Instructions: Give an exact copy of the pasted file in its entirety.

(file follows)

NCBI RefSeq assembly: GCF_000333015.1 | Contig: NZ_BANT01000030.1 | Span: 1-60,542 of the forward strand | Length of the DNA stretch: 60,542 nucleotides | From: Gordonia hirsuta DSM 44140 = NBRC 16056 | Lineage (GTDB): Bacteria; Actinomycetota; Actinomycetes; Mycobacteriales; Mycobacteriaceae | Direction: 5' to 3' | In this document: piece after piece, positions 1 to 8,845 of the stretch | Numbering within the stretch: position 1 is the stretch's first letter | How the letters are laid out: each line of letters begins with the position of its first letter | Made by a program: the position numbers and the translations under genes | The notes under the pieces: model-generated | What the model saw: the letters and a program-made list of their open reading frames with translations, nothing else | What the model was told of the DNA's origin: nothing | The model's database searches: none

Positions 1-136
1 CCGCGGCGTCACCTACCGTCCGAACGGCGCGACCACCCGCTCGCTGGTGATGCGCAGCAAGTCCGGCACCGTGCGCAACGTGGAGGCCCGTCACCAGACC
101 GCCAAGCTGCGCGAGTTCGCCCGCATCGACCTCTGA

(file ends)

NCBI RefSeq assembly: GCF_000333015.1 | Contig: NZ_BANT01000030.1 | Span: 1-60,542 of the forward strand | Length of the DNA stretch: 60,542 nucleotides | From: Gordonia hirsuta DSM 44140 = NBRC 16056 | Lineage (GTDB): Bacteria; Actinomycetota; Actinomycetes; Mycobacteriales; Mycobacteriaceae | Direction: 5' to 3' | In this document: piece after piece, positions 1 to 8,845 of the stretch | Numbering within the stretch: position 1 is the stretch's first letter | How the letters are laid out: each line of letters begins with the position of its first letter | Made by a program: the position numbers and the translations under genes | The notes under the pieces: model-generated | What the model saw: the letters and a program-made list of their open reading frames with translations, nothing else | What the model was told of the DNA's origin: nothing | The model's database searches: none

Positions 1-136
1 CCGCGGCGTCACCTACCGTCCGAACGGCGCGACCACCCGCTCGCTGGTGATGCGCAGCAAGTCCGGCACCGTGCGCAACGTGGAGGCCCGTCACCAGACC
101 GCCAAGCTGCGCGAGTTCGCCCGCATCGACCTCTGA